The “birthers” have returned this election, though President Obama is no longer the target. Despite much ballyhoo, there was little question that Barack Obama was born in Hawaii. That makes him a “natural-born citizen.” That term is now a growing concern for Republican candidate Ted Cruz. Like many, I had put little faith in the growing debate; the law of blood and/or the law of the land makes the child of a citizen of the United States a citizen as well. Period. The growing issue pertains to the definition of a natural-born citizen. This is worth a judicial review and a declarative opinion in order to establish a precedent.

Hugh Marthinsen, Esq., is a preeminent attorney in Tampa, Florida, and a close friend. We were discussing this very issue at our favorite happy hour location when he told me that he had just completed research on this topic for a client with a direct interest in this matter. Of course that client information is privileged, but Hugh generously allowed me access to his efforts for the readers of SOFREP. He did tell me that he was surprised at the direction to which his legal research points and the conclusion.

The Constitution defines presidential eligibility as a three-part test. Article II, Section I, clause 5 breaks out this test:

  1. Be a “natural-born citizen.”
  2. Be at least 35 years old.
  3. Have resided in the United States for at least 14 years.

The critical issue is the definition of “natural-born” citizen, as Cruz is over 35 years of age and has resided in the U.S. for more than the requisite 14 years. The crux of the analysis boils down to whether the term “natural-born” describes a geographic-temporal condition or a birthright due to parentage. As detailed below, the weight of the authority to determine eligibility seems to favor the geography over parentage.

At the time the United States was founded, our constitutional framers were well versed in the foundations and structure of the Enlightenment Age and the classical constructs on which that age was built. The competing legal precepts from classical times on how to determine the citizenship status of children were “Jus Soli” (citizenship determined by place of birth, literally “right of the soil”) and “Jus Sanguinis” (“right of blood”). The latter implies the citizenship of the child is determined by the parents’ citizenship—particularly the father’s.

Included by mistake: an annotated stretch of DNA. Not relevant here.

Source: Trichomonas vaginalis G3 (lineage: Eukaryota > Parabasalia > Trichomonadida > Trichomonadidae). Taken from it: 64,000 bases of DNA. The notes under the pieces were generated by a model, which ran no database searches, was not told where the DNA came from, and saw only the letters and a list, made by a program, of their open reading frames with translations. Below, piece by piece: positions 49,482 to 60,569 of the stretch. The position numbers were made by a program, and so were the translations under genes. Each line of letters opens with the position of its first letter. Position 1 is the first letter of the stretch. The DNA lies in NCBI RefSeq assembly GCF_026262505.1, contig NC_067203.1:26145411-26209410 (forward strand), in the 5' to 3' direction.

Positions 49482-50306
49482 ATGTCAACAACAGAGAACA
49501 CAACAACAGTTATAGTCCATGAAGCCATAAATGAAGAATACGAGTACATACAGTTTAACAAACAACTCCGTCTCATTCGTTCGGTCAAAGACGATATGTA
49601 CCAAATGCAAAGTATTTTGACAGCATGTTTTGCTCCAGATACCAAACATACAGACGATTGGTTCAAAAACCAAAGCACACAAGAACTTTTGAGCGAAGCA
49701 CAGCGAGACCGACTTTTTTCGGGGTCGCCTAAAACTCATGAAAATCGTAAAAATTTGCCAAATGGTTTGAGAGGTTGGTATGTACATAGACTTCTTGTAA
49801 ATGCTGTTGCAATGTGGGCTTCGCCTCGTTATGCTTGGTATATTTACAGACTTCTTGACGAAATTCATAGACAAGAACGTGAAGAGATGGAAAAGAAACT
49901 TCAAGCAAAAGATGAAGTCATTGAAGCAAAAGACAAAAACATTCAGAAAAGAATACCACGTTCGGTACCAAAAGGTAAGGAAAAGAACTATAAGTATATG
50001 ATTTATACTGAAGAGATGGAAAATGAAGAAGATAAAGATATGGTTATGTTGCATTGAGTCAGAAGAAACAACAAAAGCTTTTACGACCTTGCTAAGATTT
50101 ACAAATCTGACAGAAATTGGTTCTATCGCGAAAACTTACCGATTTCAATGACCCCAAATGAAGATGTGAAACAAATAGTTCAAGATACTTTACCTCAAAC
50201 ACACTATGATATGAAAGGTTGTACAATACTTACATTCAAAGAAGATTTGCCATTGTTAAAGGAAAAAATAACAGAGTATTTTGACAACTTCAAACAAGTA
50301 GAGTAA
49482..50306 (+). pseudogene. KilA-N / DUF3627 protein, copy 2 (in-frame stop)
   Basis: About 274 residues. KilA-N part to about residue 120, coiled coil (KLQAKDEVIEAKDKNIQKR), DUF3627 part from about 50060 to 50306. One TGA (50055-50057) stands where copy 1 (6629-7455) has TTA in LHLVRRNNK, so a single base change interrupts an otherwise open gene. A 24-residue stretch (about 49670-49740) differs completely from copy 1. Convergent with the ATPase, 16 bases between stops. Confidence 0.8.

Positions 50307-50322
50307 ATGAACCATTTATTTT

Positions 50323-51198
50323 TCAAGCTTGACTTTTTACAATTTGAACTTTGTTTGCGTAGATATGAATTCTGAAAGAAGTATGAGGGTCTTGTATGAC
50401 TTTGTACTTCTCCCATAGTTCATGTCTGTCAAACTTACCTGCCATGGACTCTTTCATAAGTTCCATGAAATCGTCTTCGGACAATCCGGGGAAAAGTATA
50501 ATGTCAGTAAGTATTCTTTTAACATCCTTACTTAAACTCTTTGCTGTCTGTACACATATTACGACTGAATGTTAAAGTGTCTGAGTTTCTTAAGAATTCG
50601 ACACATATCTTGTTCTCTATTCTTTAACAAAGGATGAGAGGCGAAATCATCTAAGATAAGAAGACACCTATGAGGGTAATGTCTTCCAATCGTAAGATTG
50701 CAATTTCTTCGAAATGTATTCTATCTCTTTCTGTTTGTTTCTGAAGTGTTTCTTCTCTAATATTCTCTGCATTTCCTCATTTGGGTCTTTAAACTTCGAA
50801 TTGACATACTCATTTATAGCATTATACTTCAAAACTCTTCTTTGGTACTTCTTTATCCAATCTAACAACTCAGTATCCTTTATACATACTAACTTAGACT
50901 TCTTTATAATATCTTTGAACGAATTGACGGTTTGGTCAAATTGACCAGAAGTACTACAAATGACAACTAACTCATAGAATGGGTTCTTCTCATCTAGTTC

Both concepts originated in Greece and were later adopted by the Romans. The Romans favored Jus Sanguinis for much of the early empire, but shifted to the rule of Jus Soli in 212 when Emperor Caracalla issued what has become known as the Edict of Caracalla or the Antoinne Constitution. The Romans carried the Jus Soli mentality to Gaul (modern-day France) and to Britannia (our former rulers from across the pond), where it stood as the rule of citizenship well past the time that our Constitution was written. We could look at Jus Soli as a matter of natural law as opposed to man-made law. A natural-born citizen is one who attains his status and rights by no act or law passed by man, but rather due to the law of nature or place of child birth.

This concept would have been known to the framers of the Constitution and practiced as a matter of law as documented by William Blackstone, famed legal commentator and constitutional case law author of England. At the Constitutional Convention in 1787, the drafting of the Constitution was first given to a small group of men known as the Committee on Detail, and their first draft of presidential eligibility simply included the word “citizen” and 21 years of residency. This was later modified by the phrase “natural-born” by the Committee of Eleven.

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The Committee of Eleven did not explain their change, though this is not surprising since most of the delegates were already in agreement on the definition of the term: someone born within the jurisdiction of the United States and not owing allegiance to any other sovereign or government. This premise is bolstered by the legal commentaries that followed the adoption of the Constitution. For example, in 1826, American legal jurist and commentator James Kent in his “Commentaries on American Law” noted: